8

A few days ago, I tried to submit an answer and was surprised when a captcha popup appeared, requiring me to tick an "I'm not a robot" box and possibly pick out some pictures before continuing.

Why should we have to do captchas while logged in?

The system clearly recognised that I was logged in to my SE account. I've been around on this site for over a year and have got nearly all the rep-based privileges; why should I need to prove I'm not a robot at this stage?

(The result of this delay was that another user posted a near-identical answer first and got the accepted answer instead of me. However, this isn't the first time it's happened.)

If it makes a difference, my internet connection at the time was very slow and dodgy. I'd already tried to submit the answer a couple of times and just got an error message since the page wasn't loading. The captcha was also very slow to work. In the end I opened another window and posted the answer there, and succeeded without needing to complete a captcha test.

  • When my Internet is crapping out, Google makes me do captchas for web searches. – user31178 Dec 7 '15 at 3:34
  • "I'd already tried to submit the answer a couple of times " because you were behaving like a spambot. – phantom42 Dec 7 '15 at 15:03
  • 1
    @phantom42 Well, I've never been so insulted :-P – Rand al'Thor Dec 7 '15 at 15:05
10

Being a high-rep, logged-in user doesn't automatically solve the problems CAPTCHA is aiming to solve. Although it certainly means you weren't intended to be a spambot, it doesn't preclude you from becoming one; what if some malware got onto your computer and hijacked your account info?

Personally, I'm of the opinion that high-rep users should have more CAPTCHAs, simply because we can do more damage if our accounts are compromised. But, as it stands, we already get less; per the Complete Rate-Limiting Guide, 10k+ users get CAPTCHAs on:

  • Your second question posted within 30 seconds
  • Your second answer posted within 30 seconds
  • Your second edit within 10 seconds, or if it takes you less than 5 seconds to edit

Sub-10K users are limited on the same actions, but the numbers are generally doubled1.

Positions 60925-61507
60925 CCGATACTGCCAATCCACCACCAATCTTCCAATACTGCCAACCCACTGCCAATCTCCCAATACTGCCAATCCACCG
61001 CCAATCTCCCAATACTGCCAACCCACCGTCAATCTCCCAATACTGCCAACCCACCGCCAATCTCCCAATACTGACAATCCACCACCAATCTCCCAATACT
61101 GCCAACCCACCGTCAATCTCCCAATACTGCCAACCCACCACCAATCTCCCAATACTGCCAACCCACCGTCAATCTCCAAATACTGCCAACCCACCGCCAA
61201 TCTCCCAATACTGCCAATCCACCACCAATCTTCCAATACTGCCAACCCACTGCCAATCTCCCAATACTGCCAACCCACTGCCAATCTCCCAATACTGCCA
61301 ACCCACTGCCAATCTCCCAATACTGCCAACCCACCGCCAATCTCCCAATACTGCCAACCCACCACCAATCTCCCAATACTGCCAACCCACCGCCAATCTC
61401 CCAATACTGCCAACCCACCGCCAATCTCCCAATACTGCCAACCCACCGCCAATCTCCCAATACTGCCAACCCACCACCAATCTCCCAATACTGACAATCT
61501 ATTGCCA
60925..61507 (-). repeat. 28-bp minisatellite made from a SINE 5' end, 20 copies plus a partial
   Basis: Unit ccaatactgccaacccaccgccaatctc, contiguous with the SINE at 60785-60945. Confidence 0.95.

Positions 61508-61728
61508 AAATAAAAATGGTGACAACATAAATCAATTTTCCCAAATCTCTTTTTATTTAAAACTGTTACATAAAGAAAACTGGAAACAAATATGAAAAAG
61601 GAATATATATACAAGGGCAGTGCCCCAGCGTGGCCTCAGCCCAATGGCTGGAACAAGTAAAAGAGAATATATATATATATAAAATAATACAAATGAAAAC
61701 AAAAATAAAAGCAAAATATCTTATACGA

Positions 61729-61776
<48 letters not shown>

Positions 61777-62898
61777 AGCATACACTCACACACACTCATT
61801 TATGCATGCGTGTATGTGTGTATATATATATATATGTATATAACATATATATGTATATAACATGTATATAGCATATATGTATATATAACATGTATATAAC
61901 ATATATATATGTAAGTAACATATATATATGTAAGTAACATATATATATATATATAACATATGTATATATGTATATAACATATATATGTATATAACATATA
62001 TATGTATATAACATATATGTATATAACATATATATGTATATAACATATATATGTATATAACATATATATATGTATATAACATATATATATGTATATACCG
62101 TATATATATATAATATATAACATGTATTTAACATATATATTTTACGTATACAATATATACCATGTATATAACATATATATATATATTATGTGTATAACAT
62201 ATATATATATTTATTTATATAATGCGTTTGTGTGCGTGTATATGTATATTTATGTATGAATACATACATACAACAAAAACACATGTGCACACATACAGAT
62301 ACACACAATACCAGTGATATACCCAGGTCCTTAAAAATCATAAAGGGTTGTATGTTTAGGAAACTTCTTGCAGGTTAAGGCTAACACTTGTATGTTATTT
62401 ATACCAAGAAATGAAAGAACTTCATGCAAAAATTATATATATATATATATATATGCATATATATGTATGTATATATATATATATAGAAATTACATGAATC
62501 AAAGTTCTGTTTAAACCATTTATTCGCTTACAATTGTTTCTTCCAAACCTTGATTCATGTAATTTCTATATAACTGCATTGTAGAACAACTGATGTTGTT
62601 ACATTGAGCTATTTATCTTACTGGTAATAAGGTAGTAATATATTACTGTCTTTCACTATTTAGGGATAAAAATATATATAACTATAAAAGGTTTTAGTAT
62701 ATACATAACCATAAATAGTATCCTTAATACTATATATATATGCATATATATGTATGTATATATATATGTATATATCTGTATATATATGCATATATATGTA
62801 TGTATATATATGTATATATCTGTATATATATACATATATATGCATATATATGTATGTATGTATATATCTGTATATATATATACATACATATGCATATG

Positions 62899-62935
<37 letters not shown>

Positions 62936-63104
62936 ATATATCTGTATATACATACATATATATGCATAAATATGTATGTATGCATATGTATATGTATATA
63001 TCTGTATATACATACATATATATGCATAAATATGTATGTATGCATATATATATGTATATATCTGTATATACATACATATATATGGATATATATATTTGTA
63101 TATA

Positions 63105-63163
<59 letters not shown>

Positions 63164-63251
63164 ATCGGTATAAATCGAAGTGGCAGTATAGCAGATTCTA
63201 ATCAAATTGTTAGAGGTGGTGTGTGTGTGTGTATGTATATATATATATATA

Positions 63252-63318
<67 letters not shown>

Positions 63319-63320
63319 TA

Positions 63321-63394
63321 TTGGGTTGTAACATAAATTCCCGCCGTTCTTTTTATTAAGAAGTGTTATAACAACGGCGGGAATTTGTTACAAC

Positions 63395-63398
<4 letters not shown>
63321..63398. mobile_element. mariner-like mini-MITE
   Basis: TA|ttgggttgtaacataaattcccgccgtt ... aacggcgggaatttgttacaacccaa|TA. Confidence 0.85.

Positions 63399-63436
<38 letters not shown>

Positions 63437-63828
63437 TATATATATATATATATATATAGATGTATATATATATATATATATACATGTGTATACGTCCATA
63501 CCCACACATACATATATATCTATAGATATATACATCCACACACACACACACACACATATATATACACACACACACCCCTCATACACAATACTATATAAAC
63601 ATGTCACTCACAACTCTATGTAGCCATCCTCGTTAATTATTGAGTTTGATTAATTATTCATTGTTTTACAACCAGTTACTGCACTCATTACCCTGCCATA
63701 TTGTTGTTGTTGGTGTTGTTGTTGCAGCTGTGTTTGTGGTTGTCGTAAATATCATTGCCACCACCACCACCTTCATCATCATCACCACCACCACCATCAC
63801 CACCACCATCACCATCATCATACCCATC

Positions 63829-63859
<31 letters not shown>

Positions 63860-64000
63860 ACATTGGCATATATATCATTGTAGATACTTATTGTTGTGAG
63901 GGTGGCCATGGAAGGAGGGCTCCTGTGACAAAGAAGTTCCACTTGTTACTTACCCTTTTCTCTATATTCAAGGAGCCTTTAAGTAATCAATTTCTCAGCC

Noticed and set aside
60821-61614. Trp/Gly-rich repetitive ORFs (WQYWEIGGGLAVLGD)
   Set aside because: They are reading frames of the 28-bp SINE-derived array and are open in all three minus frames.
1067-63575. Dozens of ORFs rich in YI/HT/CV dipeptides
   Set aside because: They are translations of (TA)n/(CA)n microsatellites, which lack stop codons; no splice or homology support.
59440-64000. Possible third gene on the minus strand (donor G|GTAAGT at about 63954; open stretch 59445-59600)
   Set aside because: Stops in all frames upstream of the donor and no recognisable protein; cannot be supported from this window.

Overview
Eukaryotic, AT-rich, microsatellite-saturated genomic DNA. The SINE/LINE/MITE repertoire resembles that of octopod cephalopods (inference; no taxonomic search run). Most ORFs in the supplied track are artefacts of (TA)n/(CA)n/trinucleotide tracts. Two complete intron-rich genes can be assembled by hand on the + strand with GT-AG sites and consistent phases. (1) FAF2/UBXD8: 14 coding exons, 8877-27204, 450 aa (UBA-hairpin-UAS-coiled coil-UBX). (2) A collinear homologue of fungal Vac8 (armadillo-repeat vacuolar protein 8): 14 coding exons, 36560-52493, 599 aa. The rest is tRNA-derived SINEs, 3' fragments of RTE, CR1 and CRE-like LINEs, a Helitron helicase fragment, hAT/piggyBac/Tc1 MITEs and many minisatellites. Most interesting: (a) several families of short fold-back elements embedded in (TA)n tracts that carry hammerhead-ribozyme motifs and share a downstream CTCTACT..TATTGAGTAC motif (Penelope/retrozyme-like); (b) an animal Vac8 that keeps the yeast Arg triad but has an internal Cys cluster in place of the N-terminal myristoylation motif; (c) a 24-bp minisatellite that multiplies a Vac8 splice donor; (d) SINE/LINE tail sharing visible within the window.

I don't think anyone is going to argue that CAPTCHAs are a perfect system; I'm certainly not trying to. But they do solve a problem and, as Jeff said in a blog post (emphasis his):

When you design your software, work under the assumption that some of your users will be evil

[...]

Because when good is dumb, evil will always triumph.


1 The major exception to this is on answering; users with less than 125 rep can only post one answer every 3 minutes, so they don't trip an additional CAPTCHA.

The other exception is on short edits; all users get a CAPTCHA on edits that take less than five seconds

  • I was going to say what @user14111 said. – Wad Cheber stands with Monica Dec 7 '15 at 6:10
  • I've never had a captcha ever on any SE. I'm guessing noscript & FF are keeping them away from me... yet if it is that easy to circumvent it's not really effective - or I'm missing out on site features without realising it :P – BMWurm Dec 7 '15 at 12:16
  • @BMWurm Well, ideally a real user should never see a CAPTCHA; I've only ever seen one once (except on Data.SE, where I see them constantly because I don't bother to log in). So if you're not seeing them, then they're either working perfectly or failing spectacularly – Jason Baker Dec 7 '15 at 15:03
  • I got a captcha again just now, despite being a mod this time. Guess SE just won't accept that I'm human ... – Rand al'Thor Jun 30 '16 at 0:20

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